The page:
Fibromyalgia is a chronic pain condition characterized by musculoskeletal fatigue, pain, and tenderness in certain areas. Fibromyalgia has also been linked to other issues such as headaches, sleep problems, anxiety, and depression. This condition is often grouped with arthritis conditions because of its effects on localized areas and the perception that pain originates at the joints.
If you or a loved one is suffering from fibromyalgia the first thing that may cross your mind is: what are the causes of this condition? To answer your question, the causes of fibromyalgia are still unknown at this time, but there are factors that can put you at a higher risk for developing the condition. We’ll outline these below to give you a better understanding of what may cause fibromyalgia.
Researchers have noticed that fibromyalgia tends to run in families, and therefore believe there might be a genetic component to the condition. Studies have found several genes that could explain why these disorders run in families. These specific genes play a role in your nervous system’s response to things that cause pain, like pressure and heat. Some of these genes are also connected to depression and anxiety, which may explain why fibromyalgia has been linked to these issues. Further research is being done to learn more about these connections.
2. Physical or emotional trauma
Post-traumatic stress disorder has been linked to fibromyalgia, as well as sustaining physical trauma from accidents like a car or motorcycle crash. Repetitive motion injuries that can occur in the workplace are also risk factors. Physical injuries, especially those to the neck – like whiplash – can lead to fibromyalgia. Whether these injuries and trauma create a stressful environment that leads to fibromyalgia, or the injuries themselves are a direct link, is still unknown.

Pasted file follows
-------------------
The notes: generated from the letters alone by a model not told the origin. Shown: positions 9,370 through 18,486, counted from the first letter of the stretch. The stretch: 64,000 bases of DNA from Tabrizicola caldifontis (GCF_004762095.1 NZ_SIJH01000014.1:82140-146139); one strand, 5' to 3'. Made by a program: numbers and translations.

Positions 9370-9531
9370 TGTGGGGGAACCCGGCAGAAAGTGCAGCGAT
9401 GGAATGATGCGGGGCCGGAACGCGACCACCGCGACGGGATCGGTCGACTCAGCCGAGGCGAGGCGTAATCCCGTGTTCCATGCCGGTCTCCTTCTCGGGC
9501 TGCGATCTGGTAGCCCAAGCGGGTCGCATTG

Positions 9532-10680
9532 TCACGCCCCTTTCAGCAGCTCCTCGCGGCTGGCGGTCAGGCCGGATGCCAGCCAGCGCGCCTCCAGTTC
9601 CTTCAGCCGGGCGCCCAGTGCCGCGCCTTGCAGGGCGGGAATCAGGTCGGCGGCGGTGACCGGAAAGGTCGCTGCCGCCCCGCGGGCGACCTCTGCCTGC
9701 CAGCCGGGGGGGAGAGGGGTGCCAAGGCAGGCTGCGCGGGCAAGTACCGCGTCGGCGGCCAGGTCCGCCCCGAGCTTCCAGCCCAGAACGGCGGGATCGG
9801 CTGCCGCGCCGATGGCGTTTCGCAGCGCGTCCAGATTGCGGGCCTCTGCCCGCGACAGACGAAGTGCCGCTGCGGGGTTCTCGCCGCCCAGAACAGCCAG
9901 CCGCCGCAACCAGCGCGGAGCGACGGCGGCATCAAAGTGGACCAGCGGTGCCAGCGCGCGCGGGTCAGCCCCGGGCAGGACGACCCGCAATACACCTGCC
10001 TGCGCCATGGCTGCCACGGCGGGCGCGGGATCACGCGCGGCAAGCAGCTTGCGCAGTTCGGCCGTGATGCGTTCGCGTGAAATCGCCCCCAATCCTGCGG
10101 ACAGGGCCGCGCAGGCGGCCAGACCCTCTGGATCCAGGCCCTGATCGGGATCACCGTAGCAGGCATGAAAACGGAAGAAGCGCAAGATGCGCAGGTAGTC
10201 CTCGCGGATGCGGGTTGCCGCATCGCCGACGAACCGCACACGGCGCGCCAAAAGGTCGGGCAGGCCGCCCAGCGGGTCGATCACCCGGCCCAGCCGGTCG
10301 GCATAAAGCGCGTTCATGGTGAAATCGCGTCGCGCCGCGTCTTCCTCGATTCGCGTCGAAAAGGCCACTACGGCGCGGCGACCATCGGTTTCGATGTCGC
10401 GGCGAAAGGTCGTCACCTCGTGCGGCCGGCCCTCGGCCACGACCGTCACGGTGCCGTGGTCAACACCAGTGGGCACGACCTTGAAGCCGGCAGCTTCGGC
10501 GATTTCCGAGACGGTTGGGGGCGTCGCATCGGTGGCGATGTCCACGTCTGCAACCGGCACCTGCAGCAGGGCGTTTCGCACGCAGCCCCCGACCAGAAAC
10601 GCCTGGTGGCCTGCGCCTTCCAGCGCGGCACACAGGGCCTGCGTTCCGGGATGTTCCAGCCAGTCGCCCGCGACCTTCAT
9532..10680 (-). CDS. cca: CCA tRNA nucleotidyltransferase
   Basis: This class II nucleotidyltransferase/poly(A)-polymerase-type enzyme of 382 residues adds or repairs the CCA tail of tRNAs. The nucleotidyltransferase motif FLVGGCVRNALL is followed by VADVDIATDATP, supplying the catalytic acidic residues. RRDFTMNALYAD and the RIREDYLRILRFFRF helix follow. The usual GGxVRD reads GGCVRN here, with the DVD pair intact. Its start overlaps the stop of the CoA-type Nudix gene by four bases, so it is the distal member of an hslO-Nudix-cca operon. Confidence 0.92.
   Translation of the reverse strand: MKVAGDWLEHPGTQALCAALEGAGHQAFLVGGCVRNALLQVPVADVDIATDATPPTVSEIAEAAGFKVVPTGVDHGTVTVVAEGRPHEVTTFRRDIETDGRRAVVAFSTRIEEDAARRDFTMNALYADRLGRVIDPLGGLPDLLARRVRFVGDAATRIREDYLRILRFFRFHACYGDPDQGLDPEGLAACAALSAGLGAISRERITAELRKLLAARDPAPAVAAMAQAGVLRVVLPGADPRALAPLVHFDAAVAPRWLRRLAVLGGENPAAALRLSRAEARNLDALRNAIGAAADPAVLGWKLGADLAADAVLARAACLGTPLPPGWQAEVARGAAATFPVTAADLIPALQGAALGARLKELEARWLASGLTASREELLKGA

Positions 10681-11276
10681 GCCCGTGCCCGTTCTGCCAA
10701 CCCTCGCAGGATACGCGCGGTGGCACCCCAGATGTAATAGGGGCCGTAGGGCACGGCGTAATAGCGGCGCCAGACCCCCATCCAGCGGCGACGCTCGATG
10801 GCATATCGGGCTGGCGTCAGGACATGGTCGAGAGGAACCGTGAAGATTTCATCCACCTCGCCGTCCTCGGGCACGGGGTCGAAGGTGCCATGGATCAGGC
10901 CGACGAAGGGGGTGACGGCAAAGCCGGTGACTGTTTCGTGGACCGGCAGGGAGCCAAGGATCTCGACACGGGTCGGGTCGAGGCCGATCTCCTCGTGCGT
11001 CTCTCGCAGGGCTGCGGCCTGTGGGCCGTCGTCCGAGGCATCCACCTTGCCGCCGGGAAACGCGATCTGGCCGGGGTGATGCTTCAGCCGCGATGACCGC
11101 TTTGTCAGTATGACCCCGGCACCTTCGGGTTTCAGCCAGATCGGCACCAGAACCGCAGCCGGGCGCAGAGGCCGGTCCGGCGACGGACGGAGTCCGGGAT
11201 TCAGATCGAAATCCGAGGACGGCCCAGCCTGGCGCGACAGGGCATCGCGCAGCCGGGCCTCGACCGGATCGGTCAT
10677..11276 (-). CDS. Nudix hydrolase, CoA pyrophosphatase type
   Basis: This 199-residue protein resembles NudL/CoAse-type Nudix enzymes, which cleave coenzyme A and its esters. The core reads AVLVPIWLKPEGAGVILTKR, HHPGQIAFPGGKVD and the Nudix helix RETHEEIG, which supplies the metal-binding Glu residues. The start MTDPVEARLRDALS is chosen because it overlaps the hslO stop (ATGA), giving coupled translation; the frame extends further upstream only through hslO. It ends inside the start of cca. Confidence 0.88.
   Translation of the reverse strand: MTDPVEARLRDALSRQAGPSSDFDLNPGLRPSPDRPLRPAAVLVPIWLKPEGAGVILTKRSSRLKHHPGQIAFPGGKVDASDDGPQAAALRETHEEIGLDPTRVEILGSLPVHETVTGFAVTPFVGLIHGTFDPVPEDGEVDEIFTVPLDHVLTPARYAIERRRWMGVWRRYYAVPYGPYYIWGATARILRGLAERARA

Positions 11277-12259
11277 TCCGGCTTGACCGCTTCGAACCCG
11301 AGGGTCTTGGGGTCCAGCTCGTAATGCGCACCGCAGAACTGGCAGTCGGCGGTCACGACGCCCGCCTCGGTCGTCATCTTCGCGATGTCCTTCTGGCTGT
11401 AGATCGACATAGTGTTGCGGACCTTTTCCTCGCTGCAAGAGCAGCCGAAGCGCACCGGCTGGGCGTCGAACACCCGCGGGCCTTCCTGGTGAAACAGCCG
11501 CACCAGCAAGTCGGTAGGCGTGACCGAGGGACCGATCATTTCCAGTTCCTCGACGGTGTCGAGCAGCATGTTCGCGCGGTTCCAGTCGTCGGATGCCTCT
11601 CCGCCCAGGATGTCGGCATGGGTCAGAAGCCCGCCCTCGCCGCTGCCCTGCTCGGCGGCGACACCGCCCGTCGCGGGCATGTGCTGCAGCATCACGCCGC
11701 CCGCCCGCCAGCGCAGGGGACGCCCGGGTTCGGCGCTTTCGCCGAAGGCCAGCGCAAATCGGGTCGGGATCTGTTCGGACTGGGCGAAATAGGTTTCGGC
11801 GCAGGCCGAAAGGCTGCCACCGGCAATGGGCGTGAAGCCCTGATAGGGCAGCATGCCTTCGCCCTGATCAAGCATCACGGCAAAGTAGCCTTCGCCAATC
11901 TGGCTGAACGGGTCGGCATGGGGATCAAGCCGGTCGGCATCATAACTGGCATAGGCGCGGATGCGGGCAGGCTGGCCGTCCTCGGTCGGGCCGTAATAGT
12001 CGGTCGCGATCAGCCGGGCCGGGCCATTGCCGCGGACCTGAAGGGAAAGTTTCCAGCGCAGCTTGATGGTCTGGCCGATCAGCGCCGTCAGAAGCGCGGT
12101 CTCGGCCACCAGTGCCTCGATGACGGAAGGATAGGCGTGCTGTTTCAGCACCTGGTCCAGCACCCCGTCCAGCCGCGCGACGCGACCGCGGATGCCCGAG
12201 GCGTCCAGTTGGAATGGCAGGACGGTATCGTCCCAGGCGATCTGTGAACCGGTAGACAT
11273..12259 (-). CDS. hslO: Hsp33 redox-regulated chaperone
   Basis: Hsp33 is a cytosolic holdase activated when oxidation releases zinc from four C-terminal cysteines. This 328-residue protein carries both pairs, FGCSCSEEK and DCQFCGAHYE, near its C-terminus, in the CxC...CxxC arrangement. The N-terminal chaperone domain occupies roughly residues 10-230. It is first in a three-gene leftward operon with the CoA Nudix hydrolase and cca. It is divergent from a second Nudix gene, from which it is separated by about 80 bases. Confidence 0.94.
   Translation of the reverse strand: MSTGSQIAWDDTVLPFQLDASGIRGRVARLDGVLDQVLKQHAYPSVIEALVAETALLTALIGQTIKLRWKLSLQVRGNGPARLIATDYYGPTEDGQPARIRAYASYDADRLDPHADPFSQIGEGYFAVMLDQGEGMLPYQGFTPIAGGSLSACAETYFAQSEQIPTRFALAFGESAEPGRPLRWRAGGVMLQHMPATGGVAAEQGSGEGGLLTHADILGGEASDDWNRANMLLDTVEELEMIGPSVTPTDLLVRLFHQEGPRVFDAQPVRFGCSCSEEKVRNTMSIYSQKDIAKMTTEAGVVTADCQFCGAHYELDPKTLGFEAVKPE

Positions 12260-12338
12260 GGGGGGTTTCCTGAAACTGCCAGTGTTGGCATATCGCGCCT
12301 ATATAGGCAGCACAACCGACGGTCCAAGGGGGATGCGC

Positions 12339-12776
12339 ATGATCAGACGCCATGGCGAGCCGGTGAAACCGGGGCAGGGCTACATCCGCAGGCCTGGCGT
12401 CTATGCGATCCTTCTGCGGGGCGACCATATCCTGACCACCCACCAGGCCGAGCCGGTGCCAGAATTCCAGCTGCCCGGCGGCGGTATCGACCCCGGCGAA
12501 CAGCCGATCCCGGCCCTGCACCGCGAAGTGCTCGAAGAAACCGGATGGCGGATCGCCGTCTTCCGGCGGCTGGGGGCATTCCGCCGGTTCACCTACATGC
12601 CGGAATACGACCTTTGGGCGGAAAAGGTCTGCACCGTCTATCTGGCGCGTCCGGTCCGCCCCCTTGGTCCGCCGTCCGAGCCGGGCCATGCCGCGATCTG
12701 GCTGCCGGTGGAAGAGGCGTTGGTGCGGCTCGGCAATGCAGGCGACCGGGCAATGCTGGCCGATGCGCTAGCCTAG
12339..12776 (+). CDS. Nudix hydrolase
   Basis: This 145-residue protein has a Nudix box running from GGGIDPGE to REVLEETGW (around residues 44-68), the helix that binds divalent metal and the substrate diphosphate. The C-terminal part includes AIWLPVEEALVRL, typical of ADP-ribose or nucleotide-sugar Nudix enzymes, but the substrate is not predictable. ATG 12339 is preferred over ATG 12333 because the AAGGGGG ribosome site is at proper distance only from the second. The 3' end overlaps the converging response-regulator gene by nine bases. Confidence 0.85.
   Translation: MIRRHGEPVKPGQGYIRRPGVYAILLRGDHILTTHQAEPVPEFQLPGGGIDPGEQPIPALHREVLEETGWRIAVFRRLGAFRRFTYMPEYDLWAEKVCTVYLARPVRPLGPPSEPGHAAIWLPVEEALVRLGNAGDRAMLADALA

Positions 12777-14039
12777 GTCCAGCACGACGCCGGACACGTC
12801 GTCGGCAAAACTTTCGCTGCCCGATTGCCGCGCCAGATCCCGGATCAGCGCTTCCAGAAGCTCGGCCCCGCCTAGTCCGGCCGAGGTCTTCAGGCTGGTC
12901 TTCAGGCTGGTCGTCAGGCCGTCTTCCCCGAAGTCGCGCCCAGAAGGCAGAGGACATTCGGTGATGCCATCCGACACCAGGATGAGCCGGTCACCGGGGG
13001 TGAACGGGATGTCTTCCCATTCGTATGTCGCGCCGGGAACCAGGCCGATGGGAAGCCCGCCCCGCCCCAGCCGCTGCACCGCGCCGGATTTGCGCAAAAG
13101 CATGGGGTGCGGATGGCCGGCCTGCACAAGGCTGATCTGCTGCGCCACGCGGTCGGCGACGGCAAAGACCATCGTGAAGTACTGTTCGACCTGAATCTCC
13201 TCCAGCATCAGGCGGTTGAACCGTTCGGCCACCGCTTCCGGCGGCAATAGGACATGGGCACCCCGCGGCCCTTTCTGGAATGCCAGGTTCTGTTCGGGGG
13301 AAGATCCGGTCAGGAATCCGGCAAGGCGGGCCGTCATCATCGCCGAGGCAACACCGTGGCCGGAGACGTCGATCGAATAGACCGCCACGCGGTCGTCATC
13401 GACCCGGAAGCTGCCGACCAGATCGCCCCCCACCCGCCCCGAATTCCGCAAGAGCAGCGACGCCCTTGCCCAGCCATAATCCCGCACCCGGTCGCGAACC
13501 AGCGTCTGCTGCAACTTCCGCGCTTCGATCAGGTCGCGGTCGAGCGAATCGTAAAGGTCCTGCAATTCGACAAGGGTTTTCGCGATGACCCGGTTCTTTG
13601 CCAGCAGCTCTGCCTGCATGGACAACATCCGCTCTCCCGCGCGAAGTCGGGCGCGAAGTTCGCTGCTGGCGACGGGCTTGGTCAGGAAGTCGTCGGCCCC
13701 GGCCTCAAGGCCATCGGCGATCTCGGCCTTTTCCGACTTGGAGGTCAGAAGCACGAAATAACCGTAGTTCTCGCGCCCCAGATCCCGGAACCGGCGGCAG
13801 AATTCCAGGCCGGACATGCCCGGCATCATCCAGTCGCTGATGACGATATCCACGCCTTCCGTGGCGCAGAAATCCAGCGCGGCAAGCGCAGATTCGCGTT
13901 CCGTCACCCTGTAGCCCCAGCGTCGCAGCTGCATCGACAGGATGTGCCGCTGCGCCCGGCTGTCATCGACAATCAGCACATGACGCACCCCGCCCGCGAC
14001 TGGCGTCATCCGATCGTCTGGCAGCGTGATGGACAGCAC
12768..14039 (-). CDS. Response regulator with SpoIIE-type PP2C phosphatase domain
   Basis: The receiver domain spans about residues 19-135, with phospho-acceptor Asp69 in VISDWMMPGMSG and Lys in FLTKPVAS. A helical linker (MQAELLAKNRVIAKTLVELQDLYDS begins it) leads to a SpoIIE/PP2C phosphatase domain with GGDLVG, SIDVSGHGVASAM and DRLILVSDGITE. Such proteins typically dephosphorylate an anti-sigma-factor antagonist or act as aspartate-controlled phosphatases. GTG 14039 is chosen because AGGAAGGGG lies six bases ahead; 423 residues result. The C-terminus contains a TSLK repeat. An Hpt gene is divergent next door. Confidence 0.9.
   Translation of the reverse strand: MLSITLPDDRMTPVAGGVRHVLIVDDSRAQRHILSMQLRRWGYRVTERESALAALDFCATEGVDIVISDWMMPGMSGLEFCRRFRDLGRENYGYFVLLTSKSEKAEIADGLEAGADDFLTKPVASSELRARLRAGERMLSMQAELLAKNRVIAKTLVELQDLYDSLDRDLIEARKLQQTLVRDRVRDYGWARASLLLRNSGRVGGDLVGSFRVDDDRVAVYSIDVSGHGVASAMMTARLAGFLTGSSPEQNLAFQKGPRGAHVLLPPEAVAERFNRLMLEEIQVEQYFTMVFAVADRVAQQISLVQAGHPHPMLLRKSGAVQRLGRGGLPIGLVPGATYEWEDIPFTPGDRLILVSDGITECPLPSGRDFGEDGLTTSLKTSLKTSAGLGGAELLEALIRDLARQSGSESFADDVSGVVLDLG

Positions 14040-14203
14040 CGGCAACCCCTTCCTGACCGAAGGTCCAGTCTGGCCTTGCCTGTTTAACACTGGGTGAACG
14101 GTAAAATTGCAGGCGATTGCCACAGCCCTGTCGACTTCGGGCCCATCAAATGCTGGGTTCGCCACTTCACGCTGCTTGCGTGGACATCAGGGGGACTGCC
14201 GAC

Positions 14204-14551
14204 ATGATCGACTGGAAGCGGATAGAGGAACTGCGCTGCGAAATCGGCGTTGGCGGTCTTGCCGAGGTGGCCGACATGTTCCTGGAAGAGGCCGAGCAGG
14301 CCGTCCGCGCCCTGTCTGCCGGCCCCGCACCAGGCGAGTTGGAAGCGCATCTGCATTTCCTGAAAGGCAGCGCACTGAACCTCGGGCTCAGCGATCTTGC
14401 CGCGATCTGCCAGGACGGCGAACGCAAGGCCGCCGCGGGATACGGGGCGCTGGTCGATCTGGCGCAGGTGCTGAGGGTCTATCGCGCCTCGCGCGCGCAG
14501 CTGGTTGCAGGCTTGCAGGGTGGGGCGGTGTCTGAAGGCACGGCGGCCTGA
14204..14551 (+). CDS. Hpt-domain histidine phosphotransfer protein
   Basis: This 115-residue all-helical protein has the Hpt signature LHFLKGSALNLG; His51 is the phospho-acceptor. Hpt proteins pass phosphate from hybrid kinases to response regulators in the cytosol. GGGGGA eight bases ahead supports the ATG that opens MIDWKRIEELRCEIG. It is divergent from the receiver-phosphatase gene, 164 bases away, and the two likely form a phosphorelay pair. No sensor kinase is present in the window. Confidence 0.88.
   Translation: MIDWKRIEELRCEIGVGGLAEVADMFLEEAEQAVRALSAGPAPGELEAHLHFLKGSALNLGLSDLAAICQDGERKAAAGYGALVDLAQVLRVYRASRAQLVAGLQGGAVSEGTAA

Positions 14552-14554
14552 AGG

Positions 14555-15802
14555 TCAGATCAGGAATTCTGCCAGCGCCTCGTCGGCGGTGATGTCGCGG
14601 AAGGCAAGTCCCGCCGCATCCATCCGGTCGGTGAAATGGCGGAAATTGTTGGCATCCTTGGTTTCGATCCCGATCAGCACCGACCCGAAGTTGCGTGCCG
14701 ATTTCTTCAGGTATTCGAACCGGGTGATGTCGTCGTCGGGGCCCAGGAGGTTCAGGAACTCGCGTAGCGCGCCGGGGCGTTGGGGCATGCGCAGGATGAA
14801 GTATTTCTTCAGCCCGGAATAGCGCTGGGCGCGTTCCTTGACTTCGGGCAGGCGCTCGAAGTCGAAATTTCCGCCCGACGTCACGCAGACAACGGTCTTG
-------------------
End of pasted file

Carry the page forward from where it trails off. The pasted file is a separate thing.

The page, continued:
Some illnesses appear to trigger or lead to fibromyalgia. The following illnesses or events have been linked to the appearance of fibromyalgia:
- Hepatitis C
- Lyme Disease
- Ankylosing spondylitis – a type of arthritis that affects the spine.
When other factors and illnesses come into play it can make diagnosing fibromyalgia even more difficult.
We’ve outlined the possible causes of fibromyalgia in hopes of better educating you on this chronic pain condition. If you or a loved one are experiencing any of these factors, it may be time to seek help from a medical professional and begin searching for a treatment plan. Having healthy joints can put you on the road to overall better health, as well as help deal with other conditions like fibromyalgia. One of the best ways to maintain healthy joints is including an all natural joint supplement in your daily diet.
Unfamiliar with joint supplements? We can help. Download our free eBook How to Choose the Right Joint Supplement here:
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